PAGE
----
David Leggat: Battling Irish show it's more than luck

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Kevin O'Brien hit the fastest century in World Cup history. Photo / Getty Images
Kevin O'Brien hit the fastest century in World Cup history. Photo / Getty Images

World tournaments, no matter the sport, offer the armchair critic the chance to be judge and jury. Who has caught the eye; who has made the biggest chump of themselves; who might ultimately win the trophy? All the bests and worsts, and it's always an argument you can't lose.

And so it is, and will be until the start of next month, with cricket's World Cup.

But should you choose as player of this week anyone other than the pink-haired Irishman Kevin O'Brien, it's time for a holiday.

O'Brien it is, by the length of the River Liffey for his blockbusting century against England, which in turn set up the greatest of all upsets in the cup's history.

It was the fastest century at this tournament by 30 balls; the quickest in cup history by 16. Ireland's win came on the back of the biggest second innings chase in cup history.

It was no fluke either. Ireland beat Pakistan four years ago, were on track to topple England at last year's world T20, and should have beaten Bangladesh a week ago.

They are the ringing endorsement for the retention of associate nations in the World Cup, and why the International Cricket Council should revisit its plan to trim the tournament to the bare 10 teams from 2015.

That is because they have been improving, unlike Canada and Kenya, who have not.

You don't need to have been at the after-match celebrations to know the fact it was England who had been toppled would have made the tipple taste even better. Historic and political reasons explain that.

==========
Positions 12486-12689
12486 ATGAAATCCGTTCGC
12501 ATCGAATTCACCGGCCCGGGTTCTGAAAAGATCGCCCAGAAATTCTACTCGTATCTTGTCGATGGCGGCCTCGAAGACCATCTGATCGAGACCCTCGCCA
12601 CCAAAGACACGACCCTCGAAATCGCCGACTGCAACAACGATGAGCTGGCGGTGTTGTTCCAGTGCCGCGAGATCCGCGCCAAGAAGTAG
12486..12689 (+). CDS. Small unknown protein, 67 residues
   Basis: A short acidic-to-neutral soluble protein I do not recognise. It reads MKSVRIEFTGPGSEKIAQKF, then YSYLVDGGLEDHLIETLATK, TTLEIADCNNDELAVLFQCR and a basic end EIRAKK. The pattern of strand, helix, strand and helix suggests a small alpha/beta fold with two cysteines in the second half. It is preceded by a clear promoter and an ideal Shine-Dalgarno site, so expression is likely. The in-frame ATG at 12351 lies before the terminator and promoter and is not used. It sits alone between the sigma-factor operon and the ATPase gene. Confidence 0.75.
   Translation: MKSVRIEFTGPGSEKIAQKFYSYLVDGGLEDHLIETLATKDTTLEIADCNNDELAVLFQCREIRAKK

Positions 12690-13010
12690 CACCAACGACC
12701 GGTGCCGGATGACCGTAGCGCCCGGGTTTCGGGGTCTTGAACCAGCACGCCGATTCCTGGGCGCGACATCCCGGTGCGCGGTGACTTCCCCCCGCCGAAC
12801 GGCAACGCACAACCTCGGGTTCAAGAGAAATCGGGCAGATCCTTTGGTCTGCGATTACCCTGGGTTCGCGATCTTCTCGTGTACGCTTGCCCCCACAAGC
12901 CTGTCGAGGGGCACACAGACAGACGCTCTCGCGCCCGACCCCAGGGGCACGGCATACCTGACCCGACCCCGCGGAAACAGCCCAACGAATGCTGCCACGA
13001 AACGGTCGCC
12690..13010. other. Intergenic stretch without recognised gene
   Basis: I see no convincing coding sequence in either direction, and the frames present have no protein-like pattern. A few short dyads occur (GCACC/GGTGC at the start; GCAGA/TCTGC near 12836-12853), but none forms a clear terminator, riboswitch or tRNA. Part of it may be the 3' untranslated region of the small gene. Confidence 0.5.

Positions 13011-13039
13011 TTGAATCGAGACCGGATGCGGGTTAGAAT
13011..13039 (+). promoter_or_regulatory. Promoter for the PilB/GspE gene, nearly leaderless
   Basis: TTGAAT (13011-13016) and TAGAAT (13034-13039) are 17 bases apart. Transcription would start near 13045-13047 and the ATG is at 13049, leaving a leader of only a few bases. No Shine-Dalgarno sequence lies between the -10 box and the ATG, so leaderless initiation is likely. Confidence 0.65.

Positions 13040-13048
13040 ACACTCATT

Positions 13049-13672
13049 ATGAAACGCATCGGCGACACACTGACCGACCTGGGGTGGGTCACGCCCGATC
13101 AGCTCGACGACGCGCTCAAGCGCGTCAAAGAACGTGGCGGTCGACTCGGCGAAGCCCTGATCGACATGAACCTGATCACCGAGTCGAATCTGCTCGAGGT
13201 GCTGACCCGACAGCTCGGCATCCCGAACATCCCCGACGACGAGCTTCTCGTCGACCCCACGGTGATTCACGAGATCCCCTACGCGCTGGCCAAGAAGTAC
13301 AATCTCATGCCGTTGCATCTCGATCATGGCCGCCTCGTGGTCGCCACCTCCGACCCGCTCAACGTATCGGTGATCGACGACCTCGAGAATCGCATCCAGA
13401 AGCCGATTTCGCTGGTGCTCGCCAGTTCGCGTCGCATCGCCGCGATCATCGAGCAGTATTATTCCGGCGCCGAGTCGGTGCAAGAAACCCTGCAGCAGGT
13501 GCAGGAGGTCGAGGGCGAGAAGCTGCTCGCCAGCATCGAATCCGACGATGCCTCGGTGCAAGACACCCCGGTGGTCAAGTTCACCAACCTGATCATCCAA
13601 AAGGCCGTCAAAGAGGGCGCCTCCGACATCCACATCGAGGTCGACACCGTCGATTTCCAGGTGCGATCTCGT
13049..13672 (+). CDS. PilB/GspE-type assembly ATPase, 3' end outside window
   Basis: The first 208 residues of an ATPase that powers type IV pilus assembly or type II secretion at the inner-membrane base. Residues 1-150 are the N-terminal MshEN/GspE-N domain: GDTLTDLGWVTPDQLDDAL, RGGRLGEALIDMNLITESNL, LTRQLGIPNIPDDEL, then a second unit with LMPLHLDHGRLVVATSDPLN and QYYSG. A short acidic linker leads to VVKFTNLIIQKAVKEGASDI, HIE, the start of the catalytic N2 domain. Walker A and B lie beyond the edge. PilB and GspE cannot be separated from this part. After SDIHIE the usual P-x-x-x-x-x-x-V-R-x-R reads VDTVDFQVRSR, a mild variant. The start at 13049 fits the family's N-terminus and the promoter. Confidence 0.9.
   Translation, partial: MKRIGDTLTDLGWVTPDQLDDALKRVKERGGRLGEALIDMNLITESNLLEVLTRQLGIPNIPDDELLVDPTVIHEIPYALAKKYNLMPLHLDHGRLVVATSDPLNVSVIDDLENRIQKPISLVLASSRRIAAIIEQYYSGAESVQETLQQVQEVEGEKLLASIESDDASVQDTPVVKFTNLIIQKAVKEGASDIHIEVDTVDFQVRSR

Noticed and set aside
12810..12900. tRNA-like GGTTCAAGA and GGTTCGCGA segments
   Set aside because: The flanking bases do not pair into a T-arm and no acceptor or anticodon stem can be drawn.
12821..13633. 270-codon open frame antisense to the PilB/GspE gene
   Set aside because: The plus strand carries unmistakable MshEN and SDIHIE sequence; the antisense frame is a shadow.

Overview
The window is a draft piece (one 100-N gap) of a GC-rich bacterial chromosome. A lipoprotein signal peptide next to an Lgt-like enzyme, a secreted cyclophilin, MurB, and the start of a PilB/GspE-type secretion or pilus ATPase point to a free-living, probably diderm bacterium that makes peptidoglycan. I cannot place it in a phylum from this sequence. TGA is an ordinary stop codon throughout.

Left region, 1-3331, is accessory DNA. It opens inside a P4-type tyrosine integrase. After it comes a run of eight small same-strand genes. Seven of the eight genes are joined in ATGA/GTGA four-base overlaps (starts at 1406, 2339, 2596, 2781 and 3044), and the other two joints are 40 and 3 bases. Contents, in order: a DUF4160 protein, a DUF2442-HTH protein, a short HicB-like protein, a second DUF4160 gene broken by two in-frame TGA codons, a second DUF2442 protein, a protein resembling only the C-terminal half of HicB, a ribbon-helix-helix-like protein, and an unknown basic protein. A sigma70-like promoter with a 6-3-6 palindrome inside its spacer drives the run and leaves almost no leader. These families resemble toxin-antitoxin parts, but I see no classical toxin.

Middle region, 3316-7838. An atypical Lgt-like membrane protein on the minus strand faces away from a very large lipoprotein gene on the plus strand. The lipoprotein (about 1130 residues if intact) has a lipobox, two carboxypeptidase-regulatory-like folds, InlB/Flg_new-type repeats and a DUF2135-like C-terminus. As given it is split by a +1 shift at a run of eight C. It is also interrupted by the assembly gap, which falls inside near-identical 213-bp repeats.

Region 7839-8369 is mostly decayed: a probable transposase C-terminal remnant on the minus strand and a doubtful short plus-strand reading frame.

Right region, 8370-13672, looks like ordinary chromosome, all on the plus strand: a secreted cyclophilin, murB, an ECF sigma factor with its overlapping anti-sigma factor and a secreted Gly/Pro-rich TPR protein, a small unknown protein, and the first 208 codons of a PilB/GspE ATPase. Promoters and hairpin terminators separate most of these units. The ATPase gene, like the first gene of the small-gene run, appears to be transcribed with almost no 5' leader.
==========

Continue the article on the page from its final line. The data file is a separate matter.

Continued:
A second, perhaps unlikely figure of stature came out of that match too, commentator David Lloyd.

"Bumble" Lloyd, a former England opener and coach, sounded like a man excitedly chuntering away while clutching a pint in the bar as it became apparent that not only did the Irish have a chance, they were in the box seat and wielding a hammer and nails on the English.

Saying Lloyd thoroughly enjoys himself behind the microphone is like suggesting bats are partial to a cave.

"Great skill, great bottle!" he cried as Ireland's batsmen held their nerve in the run to the finish line.

"This is it! This is it! This is it!" he roared as the winning runs rolled towards the mid-wicket boundary.

Then a minute later as overjoyed Irish players leaped into robust embraces, "Get on the black stuff!" he urged, not that the Irish and their fans would have needed any encouragement, had they been able to find any Guinness in Bangalore that night.

Lloyd is a funny man, clearly loves the game and is not curtailed by any feelings of parochialism. More of "Bumble" please, broadcasting planners.

A word, too, for former England captain Nasser Hussain, who can be tart in his observations as well as insightful. He made the point that "they might not play as much as the English but their brains are just as good today". Better actually, but we'll let that pass. The game - and the commentary - was a treat all round.

- NZ Herald

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